ARM – Record Results? We’re Only Just Getting Started

Steve McCaskill is editor of TechWeekEurope and ChannelBiz. He joined as a reporter in 2011 and covers all areas of IT, with a particular interest in telecommunications, mobile and networking, along with sports technology.

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British chipmaker sees bright future driven by growing mobile and IoT markets

Chipmaker ARM has told TechWeekEurope that it will rest on its laurels following a record year for the company.

Following the announcement of its best quarterly financial results, the Cambridge-based firm, which licenses its technology to the likes of Qualcomm and Samsung, says it is increasingly confident about the coming months and years ahead.

“We have seen a continually strong mobile market,” Noel Hurley, ARM’s general manager of CPU, told TechWeekEurope.

Describing the company’s performance smartphone market in 2014 as ‘reasonably strong’, Hurley said ARM is maintaining a strong outlook for the year ahead as it gets increasingly involved with powering the Internet of Things (IoT).

“Our results were not driven just by mobile,” he said. “We’re looking to add intelligence into everything.”

group on smartphone ©andersr/shutterstock.comGoing mobile

ARM revealed that it sold 12 billion units last year, and also reported today that its Mali GPU has become the world’s leader in the Android market, with 550 million units shipped during 2014.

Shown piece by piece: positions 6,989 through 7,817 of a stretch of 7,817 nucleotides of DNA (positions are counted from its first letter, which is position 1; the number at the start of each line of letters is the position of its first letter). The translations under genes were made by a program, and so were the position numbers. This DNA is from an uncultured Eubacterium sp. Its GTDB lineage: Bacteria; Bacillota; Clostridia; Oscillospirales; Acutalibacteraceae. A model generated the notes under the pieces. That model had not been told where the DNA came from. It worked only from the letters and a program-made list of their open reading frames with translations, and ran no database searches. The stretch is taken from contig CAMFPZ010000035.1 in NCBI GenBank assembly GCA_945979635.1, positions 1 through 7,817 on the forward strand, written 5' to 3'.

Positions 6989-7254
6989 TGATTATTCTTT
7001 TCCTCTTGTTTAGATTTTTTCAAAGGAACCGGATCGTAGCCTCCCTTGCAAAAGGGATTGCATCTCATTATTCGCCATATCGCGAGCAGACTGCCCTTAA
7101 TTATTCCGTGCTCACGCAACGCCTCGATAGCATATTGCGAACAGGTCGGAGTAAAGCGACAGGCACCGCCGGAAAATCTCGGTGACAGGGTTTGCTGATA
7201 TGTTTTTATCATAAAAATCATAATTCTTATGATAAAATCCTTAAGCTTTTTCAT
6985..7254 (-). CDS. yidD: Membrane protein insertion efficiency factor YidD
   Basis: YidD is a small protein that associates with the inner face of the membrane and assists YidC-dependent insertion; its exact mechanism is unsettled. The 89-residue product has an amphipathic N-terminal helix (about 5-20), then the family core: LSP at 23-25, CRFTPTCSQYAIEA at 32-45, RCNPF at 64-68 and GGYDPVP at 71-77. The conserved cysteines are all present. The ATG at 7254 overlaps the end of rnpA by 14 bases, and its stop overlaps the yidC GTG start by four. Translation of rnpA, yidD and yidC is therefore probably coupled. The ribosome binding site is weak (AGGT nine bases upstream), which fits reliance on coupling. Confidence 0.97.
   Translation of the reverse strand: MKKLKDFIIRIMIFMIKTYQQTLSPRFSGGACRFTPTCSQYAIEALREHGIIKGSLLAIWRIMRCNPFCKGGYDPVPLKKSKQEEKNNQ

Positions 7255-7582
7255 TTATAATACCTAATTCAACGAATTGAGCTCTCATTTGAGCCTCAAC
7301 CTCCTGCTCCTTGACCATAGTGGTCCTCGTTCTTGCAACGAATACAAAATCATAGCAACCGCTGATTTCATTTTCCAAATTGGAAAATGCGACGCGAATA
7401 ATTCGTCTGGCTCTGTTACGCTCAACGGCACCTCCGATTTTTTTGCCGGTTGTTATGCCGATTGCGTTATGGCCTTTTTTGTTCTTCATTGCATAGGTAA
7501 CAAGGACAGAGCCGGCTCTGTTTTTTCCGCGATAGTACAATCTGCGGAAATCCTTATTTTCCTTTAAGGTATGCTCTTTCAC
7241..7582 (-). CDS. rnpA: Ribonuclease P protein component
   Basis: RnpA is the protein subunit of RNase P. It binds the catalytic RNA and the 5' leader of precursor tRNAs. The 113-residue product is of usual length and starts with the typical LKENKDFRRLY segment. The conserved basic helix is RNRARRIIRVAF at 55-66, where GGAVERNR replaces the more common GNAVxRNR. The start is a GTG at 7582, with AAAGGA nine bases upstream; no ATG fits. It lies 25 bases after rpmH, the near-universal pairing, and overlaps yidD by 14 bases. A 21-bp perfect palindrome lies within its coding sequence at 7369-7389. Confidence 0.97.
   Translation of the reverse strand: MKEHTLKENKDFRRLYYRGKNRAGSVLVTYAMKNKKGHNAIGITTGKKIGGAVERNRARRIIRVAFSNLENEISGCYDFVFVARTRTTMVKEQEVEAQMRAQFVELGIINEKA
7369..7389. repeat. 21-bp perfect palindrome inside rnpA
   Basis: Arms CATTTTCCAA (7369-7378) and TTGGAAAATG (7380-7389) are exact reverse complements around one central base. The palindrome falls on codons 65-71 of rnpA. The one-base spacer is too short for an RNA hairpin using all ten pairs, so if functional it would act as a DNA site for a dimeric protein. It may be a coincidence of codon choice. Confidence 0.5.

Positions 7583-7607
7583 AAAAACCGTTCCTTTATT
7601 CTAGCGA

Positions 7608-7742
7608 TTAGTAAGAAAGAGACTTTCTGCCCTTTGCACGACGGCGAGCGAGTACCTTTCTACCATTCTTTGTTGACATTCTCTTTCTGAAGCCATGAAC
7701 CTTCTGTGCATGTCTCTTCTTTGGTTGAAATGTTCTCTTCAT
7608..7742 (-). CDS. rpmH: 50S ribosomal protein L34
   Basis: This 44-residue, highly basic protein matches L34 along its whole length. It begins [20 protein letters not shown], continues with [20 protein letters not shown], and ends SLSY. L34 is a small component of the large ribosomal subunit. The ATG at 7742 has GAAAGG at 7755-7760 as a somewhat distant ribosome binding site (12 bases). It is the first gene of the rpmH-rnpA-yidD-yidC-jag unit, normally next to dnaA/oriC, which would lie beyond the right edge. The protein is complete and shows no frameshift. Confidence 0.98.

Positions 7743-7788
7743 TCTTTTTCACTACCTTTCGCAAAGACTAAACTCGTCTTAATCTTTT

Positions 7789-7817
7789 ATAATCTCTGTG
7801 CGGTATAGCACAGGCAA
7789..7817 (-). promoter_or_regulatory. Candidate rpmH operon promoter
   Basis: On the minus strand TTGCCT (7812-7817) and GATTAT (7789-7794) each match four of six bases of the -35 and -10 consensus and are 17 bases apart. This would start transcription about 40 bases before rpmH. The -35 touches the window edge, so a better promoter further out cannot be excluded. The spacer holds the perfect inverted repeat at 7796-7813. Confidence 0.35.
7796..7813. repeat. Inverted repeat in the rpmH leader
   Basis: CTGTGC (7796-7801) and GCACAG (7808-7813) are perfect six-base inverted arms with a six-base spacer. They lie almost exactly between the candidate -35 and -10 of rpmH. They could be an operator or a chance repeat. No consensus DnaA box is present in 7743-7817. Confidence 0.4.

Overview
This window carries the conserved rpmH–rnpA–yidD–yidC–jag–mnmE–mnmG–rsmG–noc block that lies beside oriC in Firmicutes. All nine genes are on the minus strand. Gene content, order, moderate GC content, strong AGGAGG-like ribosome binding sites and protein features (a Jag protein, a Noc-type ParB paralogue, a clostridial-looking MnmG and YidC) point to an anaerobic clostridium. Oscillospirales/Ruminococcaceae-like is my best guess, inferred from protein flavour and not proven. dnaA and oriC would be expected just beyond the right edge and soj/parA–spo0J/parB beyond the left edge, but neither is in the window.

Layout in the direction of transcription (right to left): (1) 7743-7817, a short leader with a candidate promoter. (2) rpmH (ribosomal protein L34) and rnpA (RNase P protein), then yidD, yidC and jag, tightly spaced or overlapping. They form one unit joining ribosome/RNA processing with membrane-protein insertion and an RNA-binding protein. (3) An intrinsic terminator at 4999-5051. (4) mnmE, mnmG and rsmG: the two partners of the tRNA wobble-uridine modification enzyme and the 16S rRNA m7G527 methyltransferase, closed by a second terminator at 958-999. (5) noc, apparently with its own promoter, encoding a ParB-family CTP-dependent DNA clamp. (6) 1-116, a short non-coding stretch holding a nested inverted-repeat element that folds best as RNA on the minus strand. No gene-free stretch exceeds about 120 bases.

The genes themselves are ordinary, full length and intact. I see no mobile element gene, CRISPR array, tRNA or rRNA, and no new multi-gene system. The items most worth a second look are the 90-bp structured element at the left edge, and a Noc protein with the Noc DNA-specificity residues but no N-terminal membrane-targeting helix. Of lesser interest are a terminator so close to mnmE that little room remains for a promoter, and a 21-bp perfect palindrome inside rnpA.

The company’s outlook has been boosted by the unveiling of the Cortex A72, which it says is its most powerful mobile processor ever, which Hurley says will give consumers three times more performance within the same power and battery life than the devices currently on the market.

Due to appear in mobile and tablet devices from 2016, the 64-bit A72 will give smartphone users console-quality graphics and gaming experiences, as well as enabling 4K video content on thinner and lighter smartphones than ever before.

“Mobile devices are increasingly becoming people’s primary device – they’re freeing us from our desks,” says Hurley.

“And the manufacturing technology is constantly evolving,” he added, “We’re not running out of ideas of where to go next.”

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